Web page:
The first two tracks go to Grabb, and each one has its good and bad points. "My Heart Does Not Travel," a beautiful, delicate little meditation about being unable to leave home because your family loves you that ends with a folksong-ish chorus of "Deep and wide / Deep and wide / There's a fountain flowing deep and wide," is a good song, but it took a while to sink in simply because it took me a while to get used to Grabb's vocals (hate to say it, but I almost wished his brother, with whom he duets on the track, would just sing the whole damn thing). "Restoration of Beauty," while a lower-key affair, works better vocals-wise, sounding halfway like some of Billy Bragg's less-political stuff, and in a good way. If the rest of Jared's solo efforts sound like this, I'd like to hear more of 'em.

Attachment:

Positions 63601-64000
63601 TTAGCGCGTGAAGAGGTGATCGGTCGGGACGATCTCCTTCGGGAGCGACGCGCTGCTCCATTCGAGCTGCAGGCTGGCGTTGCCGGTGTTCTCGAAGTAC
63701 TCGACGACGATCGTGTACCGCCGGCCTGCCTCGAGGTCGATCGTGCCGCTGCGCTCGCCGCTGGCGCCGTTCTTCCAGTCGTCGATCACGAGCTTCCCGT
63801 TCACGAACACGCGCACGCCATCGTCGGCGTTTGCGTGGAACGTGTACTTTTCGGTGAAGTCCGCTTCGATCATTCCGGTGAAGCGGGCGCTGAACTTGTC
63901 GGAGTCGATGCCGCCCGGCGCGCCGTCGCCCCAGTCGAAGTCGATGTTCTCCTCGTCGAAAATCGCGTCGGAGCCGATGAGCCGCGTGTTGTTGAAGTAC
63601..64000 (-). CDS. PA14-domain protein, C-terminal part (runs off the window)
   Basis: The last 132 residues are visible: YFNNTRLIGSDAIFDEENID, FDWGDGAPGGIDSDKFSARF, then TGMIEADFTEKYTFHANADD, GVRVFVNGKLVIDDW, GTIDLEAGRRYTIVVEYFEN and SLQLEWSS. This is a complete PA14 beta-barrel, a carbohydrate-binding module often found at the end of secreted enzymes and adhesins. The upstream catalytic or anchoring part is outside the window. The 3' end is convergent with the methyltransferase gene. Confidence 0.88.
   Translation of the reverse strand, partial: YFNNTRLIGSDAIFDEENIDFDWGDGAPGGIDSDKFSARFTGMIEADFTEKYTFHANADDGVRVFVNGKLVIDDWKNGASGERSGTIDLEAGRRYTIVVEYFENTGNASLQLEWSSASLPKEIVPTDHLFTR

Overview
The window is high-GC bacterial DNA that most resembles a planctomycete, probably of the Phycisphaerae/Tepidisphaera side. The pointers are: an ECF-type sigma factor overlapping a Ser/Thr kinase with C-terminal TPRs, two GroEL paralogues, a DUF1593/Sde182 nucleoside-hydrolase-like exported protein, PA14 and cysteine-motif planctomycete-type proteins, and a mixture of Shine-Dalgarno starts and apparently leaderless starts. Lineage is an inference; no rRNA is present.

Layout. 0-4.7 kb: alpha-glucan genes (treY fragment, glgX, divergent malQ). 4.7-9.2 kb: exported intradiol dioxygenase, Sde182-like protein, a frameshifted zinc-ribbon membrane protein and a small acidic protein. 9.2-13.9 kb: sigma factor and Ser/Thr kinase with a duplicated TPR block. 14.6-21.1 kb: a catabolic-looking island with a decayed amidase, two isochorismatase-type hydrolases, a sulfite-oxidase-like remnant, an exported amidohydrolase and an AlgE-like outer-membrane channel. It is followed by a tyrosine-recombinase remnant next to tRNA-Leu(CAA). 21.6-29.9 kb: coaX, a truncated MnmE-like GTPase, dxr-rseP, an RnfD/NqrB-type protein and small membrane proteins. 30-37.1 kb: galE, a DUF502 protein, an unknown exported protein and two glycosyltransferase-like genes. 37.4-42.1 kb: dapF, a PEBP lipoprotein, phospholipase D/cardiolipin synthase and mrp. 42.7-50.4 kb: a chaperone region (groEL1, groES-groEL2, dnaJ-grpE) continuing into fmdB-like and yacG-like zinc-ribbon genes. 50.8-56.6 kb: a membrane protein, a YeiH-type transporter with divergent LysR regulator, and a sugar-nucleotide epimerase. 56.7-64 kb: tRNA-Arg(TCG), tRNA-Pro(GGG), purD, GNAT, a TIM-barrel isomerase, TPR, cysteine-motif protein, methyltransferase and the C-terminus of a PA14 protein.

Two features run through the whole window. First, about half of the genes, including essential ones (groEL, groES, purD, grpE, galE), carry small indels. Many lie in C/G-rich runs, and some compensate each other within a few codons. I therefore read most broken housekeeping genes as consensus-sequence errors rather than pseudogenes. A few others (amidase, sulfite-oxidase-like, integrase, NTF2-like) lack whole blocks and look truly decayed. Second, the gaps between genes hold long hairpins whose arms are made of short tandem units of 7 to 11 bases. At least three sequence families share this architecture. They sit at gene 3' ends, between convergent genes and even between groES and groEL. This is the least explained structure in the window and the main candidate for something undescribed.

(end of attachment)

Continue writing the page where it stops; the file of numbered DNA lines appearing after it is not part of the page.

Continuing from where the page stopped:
The Lesser Birds of Paradise take over after that, and with the sound of a needle dropping on a record, the mood of the EP changes pretty drastically. Compared to Grabb's sitting-on-the-front-porch Midwestern melancholia, the Birds are a caffeinated bum rush in through the front door. The music's fairly basic, speedy pop-rock, along the lines of The Smoking Popes or Mercyland (which makes some sense, as I'd swear the bassline to "Josephine" rips off ex-Mercyland frontman David Barbe's later work in Sugar). The first of the two tracks, "Josephine," is decent, kind of a throwaway pop song about a crush on the bad girl in town, but the second, "Boy (Loud)," has a nice mid-'90s indie-rock roar to it, even if I have no clue what singer Mark Janka is talking about. It ain't the be-all and end-all of rock, but it's not half bad otherwise. (JH)
(Thinker Thought Records -- 1002 Devonshire Road, Washington, IL. 61571; http://www.thinkerthoughtwrong.com/; The Lesser Birds of Paradise -- http://www.lesserbirds.com/)